My Musical Journey: Caleb Salinas

My journey with music has had its ups and downs. My first recollection of playing music was probably like most people’s my age: learning popular songs like Greensleeves on the recorder. After that I joined the band in middle school: comically playing an instrument (the bassoon) that was significantly taller than myself, with the need to fulfill an elective rather than join of my own interest.

The first indication of my passion for music happened when we played a piece called ‘Into The Storm’. Thunderous and brash, the piece was fast paced and energetic: easily the hardest piece in our repertoire. Yet despite its difficulty I savored one particular moment. In order to replicate the qualities of a storm our band was instructed to abandon our sheet music; we were given free reign to follow our own individual music intuitions. The result was chaotic yet beautiful. Every rehearsal was a new and different experience. However, not being challenged as much as I wanted to by my teachers (even after persistently asking)  caused my motivation and enthusiasm to wane.

I stopped playing music for about 3-4 years after wishing to pursue the medical classes offered at my high school. The expression “you never know what you have until it’s gone” had never been so relevant until then. The entire time I had always believed there was something missing. It wasn’t until I had sporadically played on a piano at Melharts that I realized it was music.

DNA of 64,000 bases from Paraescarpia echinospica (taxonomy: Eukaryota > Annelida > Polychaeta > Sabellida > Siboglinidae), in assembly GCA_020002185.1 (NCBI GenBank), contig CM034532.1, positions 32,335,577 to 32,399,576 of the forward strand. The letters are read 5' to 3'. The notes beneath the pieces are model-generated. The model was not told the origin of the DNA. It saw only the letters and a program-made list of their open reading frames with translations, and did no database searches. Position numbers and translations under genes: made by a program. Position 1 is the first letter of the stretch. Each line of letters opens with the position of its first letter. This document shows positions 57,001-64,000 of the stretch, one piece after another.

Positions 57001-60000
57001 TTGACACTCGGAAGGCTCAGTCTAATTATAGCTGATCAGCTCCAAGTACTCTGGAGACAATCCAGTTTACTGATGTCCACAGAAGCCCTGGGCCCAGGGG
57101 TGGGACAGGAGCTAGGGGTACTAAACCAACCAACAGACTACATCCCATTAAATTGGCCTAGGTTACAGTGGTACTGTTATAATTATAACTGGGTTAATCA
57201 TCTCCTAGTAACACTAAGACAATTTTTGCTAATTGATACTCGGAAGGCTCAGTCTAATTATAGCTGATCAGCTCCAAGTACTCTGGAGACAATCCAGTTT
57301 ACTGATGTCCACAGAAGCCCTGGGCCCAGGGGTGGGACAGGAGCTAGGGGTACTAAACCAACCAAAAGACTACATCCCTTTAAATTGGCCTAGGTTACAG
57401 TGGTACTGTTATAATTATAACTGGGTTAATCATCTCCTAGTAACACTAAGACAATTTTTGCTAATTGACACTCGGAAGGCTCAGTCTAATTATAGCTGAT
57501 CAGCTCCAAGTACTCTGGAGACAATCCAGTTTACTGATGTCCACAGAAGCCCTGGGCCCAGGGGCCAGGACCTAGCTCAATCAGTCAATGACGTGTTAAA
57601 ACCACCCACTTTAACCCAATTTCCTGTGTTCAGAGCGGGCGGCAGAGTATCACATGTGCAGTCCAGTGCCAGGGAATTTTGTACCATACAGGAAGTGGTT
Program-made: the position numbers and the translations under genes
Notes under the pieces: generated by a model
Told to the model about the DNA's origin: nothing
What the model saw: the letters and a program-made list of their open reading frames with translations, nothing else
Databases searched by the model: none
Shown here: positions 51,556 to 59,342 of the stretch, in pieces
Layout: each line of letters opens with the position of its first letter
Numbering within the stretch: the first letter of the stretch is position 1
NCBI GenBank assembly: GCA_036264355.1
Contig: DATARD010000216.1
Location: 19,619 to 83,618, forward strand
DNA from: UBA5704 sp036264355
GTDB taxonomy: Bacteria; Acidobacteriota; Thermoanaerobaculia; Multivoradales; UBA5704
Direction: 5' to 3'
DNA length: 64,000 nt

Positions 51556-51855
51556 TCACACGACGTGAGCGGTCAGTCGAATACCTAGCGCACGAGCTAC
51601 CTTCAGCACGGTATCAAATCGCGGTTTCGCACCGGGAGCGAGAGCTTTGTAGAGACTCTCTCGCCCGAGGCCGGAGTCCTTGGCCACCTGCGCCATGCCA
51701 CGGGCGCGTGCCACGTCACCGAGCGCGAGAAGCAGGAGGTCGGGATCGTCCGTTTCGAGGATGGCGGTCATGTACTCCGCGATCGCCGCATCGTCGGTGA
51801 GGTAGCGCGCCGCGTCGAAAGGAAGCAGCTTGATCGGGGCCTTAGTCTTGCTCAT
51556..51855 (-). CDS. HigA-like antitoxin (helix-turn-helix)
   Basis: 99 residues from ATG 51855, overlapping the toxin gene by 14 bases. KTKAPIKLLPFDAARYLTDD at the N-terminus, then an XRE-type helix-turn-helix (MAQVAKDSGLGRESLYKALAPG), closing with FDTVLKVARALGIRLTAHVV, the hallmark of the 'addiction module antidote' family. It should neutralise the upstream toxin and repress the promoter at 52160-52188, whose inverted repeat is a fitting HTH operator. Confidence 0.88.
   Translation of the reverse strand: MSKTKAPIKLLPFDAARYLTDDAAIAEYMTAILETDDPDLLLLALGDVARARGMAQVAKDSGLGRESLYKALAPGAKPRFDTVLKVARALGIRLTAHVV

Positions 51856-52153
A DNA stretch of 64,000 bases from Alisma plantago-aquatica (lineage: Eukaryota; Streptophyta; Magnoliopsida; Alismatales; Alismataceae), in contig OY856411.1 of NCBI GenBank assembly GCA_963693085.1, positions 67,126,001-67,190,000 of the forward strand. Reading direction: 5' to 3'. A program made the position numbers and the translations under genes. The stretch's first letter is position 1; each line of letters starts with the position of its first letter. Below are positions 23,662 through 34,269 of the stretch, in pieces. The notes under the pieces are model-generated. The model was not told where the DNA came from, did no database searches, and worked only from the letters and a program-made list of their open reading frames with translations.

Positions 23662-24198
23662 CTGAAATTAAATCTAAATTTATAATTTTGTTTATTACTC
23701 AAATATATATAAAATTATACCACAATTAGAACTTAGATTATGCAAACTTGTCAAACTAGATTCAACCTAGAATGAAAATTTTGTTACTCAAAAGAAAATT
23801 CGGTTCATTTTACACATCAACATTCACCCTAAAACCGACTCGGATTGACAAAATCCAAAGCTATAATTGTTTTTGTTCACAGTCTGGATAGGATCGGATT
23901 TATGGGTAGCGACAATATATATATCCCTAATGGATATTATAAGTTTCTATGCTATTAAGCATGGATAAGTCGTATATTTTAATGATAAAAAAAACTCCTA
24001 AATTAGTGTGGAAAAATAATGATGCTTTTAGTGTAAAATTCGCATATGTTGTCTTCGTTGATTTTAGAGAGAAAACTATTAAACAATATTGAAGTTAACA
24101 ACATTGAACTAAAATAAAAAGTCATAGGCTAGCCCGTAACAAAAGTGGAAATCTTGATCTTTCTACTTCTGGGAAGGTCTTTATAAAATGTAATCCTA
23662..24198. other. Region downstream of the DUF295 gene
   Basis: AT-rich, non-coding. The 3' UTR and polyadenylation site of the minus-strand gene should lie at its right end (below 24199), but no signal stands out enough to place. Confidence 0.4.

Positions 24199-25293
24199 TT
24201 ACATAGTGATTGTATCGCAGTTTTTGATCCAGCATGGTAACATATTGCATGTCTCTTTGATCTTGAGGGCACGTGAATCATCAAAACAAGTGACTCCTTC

After buying a small 61-key keyboard for $75-85, and being away from music for so long (with no prior experience to playing piano) I did the only sensible thing an 18 year old would do: look on YouTube. For quite some time I was content, looking up my favorite songs to learn to play in my down time. But after a while I noticed I wanted to become a better pianist and improve my overall musicianship. After going through some piano teachers who just weren’t for me, I was referred by a friend to take lessons with none other than Eddie (Edelir). Yet due to certain circumstances occurring in my life I could not continue lessons with him as much as I wanted. But I continued to play regardless of having a teacher or not.

However once I began to attend music classes at the collegiate level something happened: I was overcome with fear. Comparing myself to the immense talent I saw before me, I was more than a little intimidated (at this point I’d only been playing for 2 years). Yet my previous perception was shattered as the year went on and I got to know my colleagues. Through these people I was able to grow as a musician and build relationships along the way; they were a support system and community I could turn to.

Through my journey with music I’ve gained discipline, perseverance, confidence but more importantly I’ve learned to freely express myself and connect with people through music. Fast forward a little ways to the present and I continue to play to this day. Being able to share in the therapeutic and transcendent joys of music has been a decision I do not regret and continue to share and encourage others to participate in.